There’s genuinely not a duff track in the bunch, from Maria Kozic’s seductive synth-funk monologue ‘Trust Me’ to the The Igniters’ smoky synth-dub safari ‘Hakka Suru’, or Mix’s beguiling and charming ‘Do You Do It?’, which casually subverts Orange Juice’s Chic-pop pastiche ‘Rip It Up’ into a straight-faced ode to masturbation.

My only problem with Midnite Spares is that it could be longer (which, let’s be honest, isn’t something that many of us ever claim when it comes to albums these days). Having said that, though, this outstanding collection reinforces Efficient Space’s reputation as one of the best new labels in the underground right now, expertly curating and crafting a vision that sets them far ahead of the crowd.


4. John Zorn
Naked City
(1972)

Unavailable on vinyl since its initial 1990 pressing on Elektra Nonesuch, Naked City not only introduced one of John Zorn’s most beloved and infamous ensembles to the world, but in many ways helped introduce the saxophonist and composer to the world outside of New York City’s downtown avant community. Naked City was the first album featuring the group of the same name, who would go on to record four more albums and an EP that impressively deconstruct just about every stylistic concept that a rock quintet could touch.

The album, with its striking Weegee cover photo, opens with a blast of sci-fi surf boogie, quickly dovetailing into dark alleys, exploring ethereal crime jazz and hardcore punk, covering tunes by Morricone, Mancini, Ornette Coleman, and even the James Bond theme. The incredible band that Zorn assembled – guitarist Bill Frisell, bassist Fred Frith (of Henry Cow and Art Bears, among many others), keyboard wizard Wayne Horvitz, and drummer Joey Baron – displays not only incredible chops, but symbiotic communication that makes each hairpin turn and abrupt stylistic edit even more impressive and thrilling when you realize that this was mostly recorded live and not chopped up after the fact.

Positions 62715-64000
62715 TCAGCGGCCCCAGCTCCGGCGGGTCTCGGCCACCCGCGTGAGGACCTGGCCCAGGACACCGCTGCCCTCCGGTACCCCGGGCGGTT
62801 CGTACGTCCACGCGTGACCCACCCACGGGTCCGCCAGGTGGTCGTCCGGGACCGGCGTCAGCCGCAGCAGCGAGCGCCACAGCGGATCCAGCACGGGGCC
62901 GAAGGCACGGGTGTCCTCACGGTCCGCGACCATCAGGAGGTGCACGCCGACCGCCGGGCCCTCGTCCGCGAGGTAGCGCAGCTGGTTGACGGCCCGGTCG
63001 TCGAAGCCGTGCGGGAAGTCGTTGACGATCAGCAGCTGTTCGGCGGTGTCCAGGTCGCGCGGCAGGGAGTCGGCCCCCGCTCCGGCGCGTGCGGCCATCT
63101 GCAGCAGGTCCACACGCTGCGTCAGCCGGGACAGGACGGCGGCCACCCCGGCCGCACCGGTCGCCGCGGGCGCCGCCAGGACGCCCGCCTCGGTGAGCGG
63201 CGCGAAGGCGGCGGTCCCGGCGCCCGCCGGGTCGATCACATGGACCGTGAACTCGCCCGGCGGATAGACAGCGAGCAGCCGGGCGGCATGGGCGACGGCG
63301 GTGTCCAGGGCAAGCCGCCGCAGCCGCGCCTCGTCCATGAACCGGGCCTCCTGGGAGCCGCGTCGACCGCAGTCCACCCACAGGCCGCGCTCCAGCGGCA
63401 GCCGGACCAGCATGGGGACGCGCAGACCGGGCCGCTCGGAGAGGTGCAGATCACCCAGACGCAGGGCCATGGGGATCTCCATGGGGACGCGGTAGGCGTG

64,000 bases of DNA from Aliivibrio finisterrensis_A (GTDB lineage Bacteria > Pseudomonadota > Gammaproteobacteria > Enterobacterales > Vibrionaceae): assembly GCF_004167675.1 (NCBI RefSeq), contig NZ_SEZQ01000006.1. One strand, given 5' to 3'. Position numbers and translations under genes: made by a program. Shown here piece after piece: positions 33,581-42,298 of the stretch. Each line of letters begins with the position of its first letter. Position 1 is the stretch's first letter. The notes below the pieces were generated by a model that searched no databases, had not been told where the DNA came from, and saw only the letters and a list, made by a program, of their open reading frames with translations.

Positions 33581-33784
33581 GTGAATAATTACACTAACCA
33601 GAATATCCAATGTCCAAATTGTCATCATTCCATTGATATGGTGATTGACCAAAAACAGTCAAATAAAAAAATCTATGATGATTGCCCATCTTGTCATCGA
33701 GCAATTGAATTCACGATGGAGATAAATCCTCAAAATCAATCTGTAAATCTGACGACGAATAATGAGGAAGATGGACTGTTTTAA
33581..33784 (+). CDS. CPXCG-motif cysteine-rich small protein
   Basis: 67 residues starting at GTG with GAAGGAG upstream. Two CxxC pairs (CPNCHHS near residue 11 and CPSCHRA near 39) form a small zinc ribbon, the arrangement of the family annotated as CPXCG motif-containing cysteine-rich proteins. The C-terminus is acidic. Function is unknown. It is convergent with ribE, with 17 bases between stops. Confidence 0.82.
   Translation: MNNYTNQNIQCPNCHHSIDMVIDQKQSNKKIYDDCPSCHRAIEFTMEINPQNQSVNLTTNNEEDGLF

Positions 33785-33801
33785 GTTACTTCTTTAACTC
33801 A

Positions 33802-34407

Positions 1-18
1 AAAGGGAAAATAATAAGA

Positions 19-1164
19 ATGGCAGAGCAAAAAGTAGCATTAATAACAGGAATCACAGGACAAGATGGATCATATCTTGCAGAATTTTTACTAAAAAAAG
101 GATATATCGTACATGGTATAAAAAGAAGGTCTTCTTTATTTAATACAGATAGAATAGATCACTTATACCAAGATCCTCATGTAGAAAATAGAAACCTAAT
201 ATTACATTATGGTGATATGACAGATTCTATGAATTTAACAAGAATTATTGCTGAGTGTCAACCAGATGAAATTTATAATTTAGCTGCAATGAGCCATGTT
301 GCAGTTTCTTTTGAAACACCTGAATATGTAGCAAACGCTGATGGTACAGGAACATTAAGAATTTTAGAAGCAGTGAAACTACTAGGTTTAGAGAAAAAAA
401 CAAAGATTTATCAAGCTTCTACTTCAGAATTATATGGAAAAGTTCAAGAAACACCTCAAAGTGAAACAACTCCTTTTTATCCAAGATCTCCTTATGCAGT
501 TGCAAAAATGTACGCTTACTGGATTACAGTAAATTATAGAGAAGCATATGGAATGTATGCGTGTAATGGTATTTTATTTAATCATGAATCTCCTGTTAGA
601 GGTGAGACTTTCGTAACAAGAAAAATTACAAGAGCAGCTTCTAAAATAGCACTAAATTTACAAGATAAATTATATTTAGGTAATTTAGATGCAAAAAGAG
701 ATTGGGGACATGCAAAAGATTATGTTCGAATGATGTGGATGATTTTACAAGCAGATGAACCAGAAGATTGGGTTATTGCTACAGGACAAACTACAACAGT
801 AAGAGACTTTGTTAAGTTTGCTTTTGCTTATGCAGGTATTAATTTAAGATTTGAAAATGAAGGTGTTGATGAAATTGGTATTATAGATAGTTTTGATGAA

Naked City not only finds Zorn and his band at their most collectively playful, but their sound on this album provides a schizophrenic, untethered counterpoint to the same noirish synthesized mood that Angelo Badalamenti was exploring with David Lynch during the making of Twin Peaks. Where Badalamenti is all swoons, sighs and tremors, Zorn is nothing but winks, wails and cold shivers.

This album almost singlehandedly kicked open doors for an entire generation of underground weirdos unafraid to mix up the categories in their record collections, and helped usher in some of the first collusionist rock music of the 1990s, albeit slipped in through the back door as a jazz album. Oft imitated, never duplicated, there has never been another album quite like this one.


3. Hiroshi Sato
Awakening
(GT / Sony Music Japan)

Hiroshi Sato was one of Japan’s greatest keyboard players, contributing to classics such as Tatsura Yamashita’s Spacy and Haruomi Hosono’s Cochin Moon among others. Sato was actually one of the first people Hosono invited to be a member of Yellow Magic Orchestra, but he turned down the offer, focusing his energies on solo work instead. Sato’s albums all rotate on an incredible, hypnotic axis of sedate, seductive synthetic soul, perhaps too smooth for some tastes, but whose charms often grow on even the most skeptical listeners.

1982’s Awakening is widely regarded as Sato’s masterpiece, a singular album that is arguably as balearic as you can get in one single LP package. The sleeve is a photo of a beach umbrella on a resort balcony, but it’s the music that we’re concerned with and it’s absolutely stunning. Sato’s dexterous yet deceptively docile keyboard layers are augmented only by minimal Linn Drum programs, occasional guest guitar by Tatsura Yamashita, and additional vocals by Australian siren Wendy Matthews on a number of key tracks. The resulting vibes echo down to the mannerisms of Western eccentrics with AOR dreams, like The Blue Nile and Arthur Russell.